Cincinnati Children's Hospital Medical Center

Cincinnati Children's Hospital Medical Center

With increasing concerns about concussions, are pediatricians ordering too many CT scans? Some local researchers think the answer may be yes.

Cincinnati Children's emergency medicine physician Dr. Wendy Pomerantz and her team surveyed how pediatricians would treat various brain injury situations. She used three scenarios.

It's still five years away from human clinical trials, but at least in mice, a new antibody injection has seemingly suppressed allergic reactions to food.

Sarah Ramsey / WVXU

Cincinnati Children's Hospital is putting visitor restrictions in place because of the high number of patients in the hospital with respiratory illnesses. 

A release says all visitors should be healthy – free from fever, cough, colds, or stomach virus symptoms. Children under 14 may only visit siblings and only parents or guardians should visit in critical care areas.  The restrictions are the same as those put in place every winter during flu season.

Kathy Scoffield

Almost four years after an Arizona boy swallowed a button battery that burned his esophagus and trachea, doctors at Cincinnati Children's Hospital, will rebuild his throat so he can eventually breathe without the help of a trach tube and learn to speak more clearly.

  Dyslexia is a lifelong condition that affects how the brain works, making it difficult to identify speech sounds and learning how they relate to letters and words. Dyslexia often runs in families, and according to the National Institutes of Health, it affects 15% of the population. Joining us to look at dyslexia and what treatment methods are successful in helping those with the condition learn how to process information are Dr.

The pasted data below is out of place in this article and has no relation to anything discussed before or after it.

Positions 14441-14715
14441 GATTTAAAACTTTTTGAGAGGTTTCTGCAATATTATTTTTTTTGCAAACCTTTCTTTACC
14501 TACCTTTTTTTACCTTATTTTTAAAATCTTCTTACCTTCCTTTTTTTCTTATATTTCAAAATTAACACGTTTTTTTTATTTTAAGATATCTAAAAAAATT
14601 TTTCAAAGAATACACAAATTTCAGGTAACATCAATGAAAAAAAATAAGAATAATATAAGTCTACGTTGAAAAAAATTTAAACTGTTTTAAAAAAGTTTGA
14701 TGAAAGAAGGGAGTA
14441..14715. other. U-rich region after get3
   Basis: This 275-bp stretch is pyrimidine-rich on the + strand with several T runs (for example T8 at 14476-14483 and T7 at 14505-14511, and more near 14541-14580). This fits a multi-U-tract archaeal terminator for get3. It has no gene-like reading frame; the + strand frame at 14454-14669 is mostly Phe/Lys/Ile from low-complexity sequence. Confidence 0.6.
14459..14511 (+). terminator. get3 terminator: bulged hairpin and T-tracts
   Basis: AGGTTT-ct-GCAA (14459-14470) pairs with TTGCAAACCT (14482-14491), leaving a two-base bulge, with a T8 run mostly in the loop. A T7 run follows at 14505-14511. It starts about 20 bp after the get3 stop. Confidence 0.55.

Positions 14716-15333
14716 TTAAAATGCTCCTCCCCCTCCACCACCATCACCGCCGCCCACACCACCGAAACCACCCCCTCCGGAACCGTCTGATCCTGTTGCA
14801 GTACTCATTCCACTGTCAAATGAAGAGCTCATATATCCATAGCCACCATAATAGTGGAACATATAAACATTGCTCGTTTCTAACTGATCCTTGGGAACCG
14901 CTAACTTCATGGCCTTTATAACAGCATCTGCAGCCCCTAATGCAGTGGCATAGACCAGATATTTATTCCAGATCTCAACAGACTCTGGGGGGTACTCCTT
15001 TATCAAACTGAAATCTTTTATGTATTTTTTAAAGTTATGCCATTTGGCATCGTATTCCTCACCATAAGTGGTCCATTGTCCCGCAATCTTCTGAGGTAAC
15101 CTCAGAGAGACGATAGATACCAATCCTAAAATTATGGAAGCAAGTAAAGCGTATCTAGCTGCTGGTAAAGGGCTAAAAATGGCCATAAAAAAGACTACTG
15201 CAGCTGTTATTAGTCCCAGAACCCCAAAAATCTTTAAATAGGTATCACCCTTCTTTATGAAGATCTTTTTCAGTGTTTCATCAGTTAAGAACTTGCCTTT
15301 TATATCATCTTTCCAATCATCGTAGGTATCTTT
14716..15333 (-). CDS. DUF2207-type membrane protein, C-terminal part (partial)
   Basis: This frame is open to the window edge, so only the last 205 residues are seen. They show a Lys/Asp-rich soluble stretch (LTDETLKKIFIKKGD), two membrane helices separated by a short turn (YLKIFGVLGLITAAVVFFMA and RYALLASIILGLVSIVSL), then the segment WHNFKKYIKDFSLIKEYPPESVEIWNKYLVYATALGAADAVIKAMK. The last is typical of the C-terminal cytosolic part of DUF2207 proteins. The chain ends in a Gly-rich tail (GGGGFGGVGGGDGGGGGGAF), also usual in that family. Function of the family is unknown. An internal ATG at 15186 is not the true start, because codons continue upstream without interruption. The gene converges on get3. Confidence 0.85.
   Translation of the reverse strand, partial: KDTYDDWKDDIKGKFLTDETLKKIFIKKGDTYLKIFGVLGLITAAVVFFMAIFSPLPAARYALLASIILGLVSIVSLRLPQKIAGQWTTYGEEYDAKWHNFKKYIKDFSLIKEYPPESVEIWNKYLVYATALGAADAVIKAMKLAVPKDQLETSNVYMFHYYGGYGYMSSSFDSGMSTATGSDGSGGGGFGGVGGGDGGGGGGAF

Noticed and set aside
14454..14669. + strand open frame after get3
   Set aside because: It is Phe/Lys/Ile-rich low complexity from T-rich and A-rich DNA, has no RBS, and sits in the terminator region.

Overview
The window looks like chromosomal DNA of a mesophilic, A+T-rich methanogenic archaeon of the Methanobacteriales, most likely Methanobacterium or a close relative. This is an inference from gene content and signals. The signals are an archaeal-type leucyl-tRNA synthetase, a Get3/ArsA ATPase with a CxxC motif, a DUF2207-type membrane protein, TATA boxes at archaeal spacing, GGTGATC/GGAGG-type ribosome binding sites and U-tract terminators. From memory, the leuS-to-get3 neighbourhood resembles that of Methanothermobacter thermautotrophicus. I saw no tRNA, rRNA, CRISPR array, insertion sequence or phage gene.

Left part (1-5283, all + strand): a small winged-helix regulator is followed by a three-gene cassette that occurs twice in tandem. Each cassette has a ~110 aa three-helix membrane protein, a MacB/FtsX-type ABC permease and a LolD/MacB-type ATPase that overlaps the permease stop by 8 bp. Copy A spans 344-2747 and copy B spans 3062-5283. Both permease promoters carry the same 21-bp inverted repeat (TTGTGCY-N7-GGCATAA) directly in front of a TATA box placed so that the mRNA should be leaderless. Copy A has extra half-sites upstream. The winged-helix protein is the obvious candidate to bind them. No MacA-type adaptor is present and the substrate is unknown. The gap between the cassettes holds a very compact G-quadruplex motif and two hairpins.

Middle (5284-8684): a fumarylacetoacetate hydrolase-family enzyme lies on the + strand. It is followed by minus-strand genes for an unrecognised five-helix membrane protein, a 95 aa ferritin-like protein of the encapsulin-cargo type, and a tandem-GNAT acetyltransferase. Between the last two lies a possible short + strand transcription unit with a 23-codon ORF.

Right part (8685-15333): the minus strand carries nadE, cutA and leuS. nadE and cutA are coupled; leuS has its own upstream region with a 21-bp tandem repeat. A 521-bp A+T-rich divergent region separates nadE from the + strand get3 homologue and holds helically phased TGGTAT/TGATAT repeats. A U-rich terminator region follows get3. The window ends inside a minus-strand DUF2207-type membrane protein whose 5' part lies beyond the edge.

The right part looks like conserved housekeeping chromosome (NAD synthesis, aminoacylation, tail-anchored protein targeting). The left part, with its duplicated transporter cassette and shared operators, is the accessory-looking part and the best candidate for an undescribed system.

A pilot collaboration between Cincinnati Children's Hospital Medical Center and the Freestore Foodbank is making a difference for under-nourished babies in its first two-years, as reported in the online journal Pediatrics.

The problem:

Ann Thompson / WVXU

Cincinnati Children's Hospital Medical Center emphasizes it's not for everyone, but a few families are taking advantage of a new way to remember their critically ill children.

Music therapist Brian Schreck  records the child's heartbeat and uses it as a metronome or drumbeat while he mixes it with songs that are important to the patient or the family.

  Computer-generated virtual environments have been commonly used in training programs for first responders, pilots, and members of the military. But they also have a wide variety of other potential uses, from industry to medicine. Joining us to discuss the educational and practical applications of virtual environments, 3D modeling and virtual reality software are Chris Collins, project manager at the University of Cincinnati Center for Simulations & Virtual Environments Research; Dr. Michael Richardson, associate professor at the UC Center for Cognition, Action, and Perception;  and Dr. Adam Kiefer, TEAM VR Laboratory director at Cincinnati Children's Hospital Medical Center’'s Division of Sports Medicine.

Ann Thompson / WVXU

With the opening of The NICU Family Support Program at UC Medical Center, The March of Dimes, UC and Cincinnati Children's Hospital Medical Center have another element in their multi-pronged approach of studying and helping parents deal with preterm labor.